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United States v. Fleetwood

United States Court of Appeals, Eighth Circuit

July 27, 2015

United States of America, Plaintiff - Appellee
v.
Howard Matthew Fleetwood, Defendant - Appellant

Submitted May 11, 2015.

Appeal from United States District Court for the Southern District of Iowa - Des Moines.

For Ruben Cruz, Petitioner: Jon Eric Jessen, Attorney, Law Offices Jon E. Jessen LLC, Stamford, CT.

For Eric H. Holder, Jr., United States Attorney General, Respondent: Oil, Stefanie A. Svoren-Jay, Trial Attorney, United States Department of Justice, Civil Division, Office of Immigration Litigation, Washington, DC.

Before RILEY, Chief Judge, MURPHY and MELLOY, Circuit Judges. MURPHY, Circuit Judge, concurring.

OPINION

Page 1005

RILEY, Chief Judge.

After Howard Fleetwood admitted, through counsel, to violating certain conditions of the supervised release he was serving for failing to register as a sex offender, see 18 U.S.C. § 2250, the district court[1] revoked Fleetwood's supervised release and sentenced him to twelve months imprisonment to be served--as Fleetwood requested--concurrently with his state sentence for assaulting two police officers. At Fleetwood's revocation hearing, the district court addressed Fleetwood directly only to advise him of his right to appeal. Fleetwood never spoke.

Fleetwood now appeals the judgment and sentence, arguing " the district court violated [Federal Rule of Criminal Procedure] 32.1(b)(2)(E) by failing to personally address [Fleetwood] and accord him the right to make a statement prior to imposition of the revocation sentence." Because Fleetwood failed to raise this issue at the revocation hearing, the parties agree we review for plain error. See United States v. Robertson, 537 F.3d 859, 863 (8th Cir. 2008); United States v. Pirani, 406 F.3d 543, 549 (8th Cir. 2005) (en banc) ( " Errors not properly preserved are reviewed only for plain error under Rule 52(b) of the Federal Rules of Criminal Procedure." ). To prevail, Fleetwood " must show an error that is clear or obvious under current law, and he must demonstrate that the error affected his substantial rights and seriously affected the fairness, integrity, or reputation of the judicial proceedings." United States v. Hinkeldey, 626 F.3d 1010, 1012 (8th Cir. 2010). " In the sentencing context, an error is prejudicial [to a defendant's substantial rights] only if the defendant proves a reasonable probability that he would have received a lighter sentence but for the error." United States v. Molnar, 590 F.3d 912, 915 (8th Cir. 2010).

Page 1006

Rule 32.1(b)(2)(E) provides that a person subject to revocation for allegedly violating a condition of supervised release " is entitled to . . . an opportunity to make a statement and present any information in mitigation." Although he concedes " [t]he language of the rule . . . is admittedly a bit loose on the point," Fleetwood urges us to " join the other circuits in interpreting Rule 32.1(b)(2)(E) as requiring the district court to personally address the defendant regarding his or her right to make a statement prior to imposition of a revocation sentence." See, e.g., United States v. Daniels, 760 F.3d 920, 924 (9th Cir. 2014) (" Rule 32.1(b)(2)(E) requires a court to address a supervised releasee personally to ask if he wants to speak before the court imposes a post-revocation sentence" ); United States v. Gonzalez, 529 F.3d 94, 97 (2d Cir. 2008); United States v. Carruth, 528 F.3d 845, 846-47 (11th Cir. 2008) (per curiam); United States v. Pitre, 504 F.3d 657, 662 (7th Cir. 2007). But cf. United States v. Rausch, 638 F.3d 1296, 1300-01 (10th Cir. 2011) (recognizing " Rule 32.1 . . . does not mention anything about the court addressing the defendant personally," but declining to decide the issue because the defendant failed to establish plain error).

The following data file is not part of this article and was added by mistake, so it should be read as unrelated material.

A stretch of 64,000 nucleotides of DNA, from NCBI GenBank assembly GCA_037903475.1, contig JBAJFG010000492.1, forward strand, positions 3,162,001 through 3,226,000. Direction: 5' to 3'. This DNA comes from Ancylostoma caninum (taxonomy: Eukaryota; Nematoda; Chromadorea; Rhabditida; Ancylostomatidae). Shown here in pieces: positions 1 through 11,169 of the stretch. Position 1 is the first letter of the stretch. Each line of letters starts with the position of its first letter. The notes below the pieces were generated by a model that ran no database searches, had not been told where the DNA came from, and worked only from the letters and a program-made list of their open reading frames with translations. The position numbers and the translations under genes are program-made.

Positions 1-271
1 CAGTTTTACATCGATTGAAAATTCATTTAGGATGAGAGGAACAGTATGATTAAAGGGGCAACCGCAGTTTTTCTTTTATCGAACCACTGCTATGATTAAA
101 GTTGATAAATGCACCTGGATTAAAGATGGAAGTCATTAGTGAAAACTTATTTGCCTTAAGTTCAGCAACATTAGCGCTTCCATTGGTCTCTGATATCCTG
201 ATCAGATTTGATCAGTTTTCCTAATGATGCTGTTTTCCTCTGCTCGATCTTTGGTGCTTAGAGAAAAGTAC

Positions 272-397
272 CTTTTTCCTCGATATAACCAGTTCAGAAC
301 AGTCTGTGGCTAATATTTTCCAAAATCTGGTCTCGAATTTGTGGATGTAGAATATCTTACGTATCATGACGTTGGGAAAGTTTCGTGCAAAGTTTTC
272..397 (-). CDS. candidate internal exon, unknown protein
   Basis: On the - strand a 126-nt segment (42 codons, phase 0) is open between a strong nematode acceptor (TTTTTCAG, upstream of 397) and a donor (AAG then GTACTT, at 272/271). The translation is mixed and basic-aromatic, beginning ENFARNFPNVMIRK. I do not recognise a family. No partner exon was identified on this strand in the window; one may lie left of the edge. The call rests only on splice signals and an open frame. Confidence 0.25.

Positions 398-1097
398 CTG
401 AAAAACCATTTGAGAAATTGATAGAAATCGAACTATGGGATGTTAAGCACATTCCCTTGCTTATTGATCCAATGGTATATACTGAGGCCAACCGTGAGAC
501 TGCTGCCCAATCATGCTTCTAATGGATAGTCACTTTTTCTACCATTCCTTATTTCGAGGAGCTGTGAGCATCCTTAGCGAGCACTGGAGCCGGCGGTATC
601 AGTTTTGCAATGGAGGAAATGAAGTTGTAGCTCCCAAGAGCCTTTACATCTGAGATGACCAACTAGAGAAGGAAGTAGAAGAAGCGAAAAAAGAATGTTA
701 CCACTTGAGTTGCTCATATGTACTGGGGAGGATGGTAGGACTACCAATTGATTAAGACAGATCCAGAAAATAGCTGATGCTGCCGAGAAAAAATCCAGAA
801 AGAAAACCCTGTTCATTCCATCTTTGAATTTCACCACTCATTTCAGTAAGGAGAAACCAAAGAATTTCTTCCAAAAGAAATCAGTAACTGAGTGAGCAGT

We have previously considered a criminal defendant's right to " an opportunity to" allocute under Rule 32.1(b)(2)(E)--as distinct from a sentencing court's obligation to " address the defendant personally in order to permit the defendant to speak or present any information to mitigate the sentence" under Federal Rule of Criminal Procedure 32(i)(4)(A)(ii). See Robertson, 537 F.3d at 862. In Robertson, we observed that " [d]espite this significant textual difference," the courts in Carruth and Pitre " held that the two rules create an identical right to allocution." Id. But we " consider[ed] th[o]se decisions suspect because they were based in large part on flawed reasoning" derived from an incorrect interpretation of an outdated version of Rule 32 applied in Green v. United States, 365 U.S. 301, 303 n.1, 81 S.Ct. 653, 5 L.Ed.2d 670 (1961) (plurality opinion). Robertson, 537 F.3d at 862 & n.2.

In Robertson, despite registering our doubt about Carruth and Pitre and questioning whether the plain language of Rule 32.1(b)(2)(E) obligates a sentencing court to advise the defendant of his allocution right and invite him to make a statement, we declined to definitively decide the parameters of a defendant's rights under Rule 32.1(b)(2)(E).[2] See id. at 862. Instead, we " assume[d] without deciding that the Rule at least requires the district court, at some point during a revocation hearing, to address the defendant personally and make it clear he has a right 'to make a statement and present any information in mitigation.'" Id. (quoting Rule 32.1(b)(2)(E)). We then concluded that even if the Robertson sentencing court " commit[ted] a Rule 32.1(b)(2)(E) error," it ...


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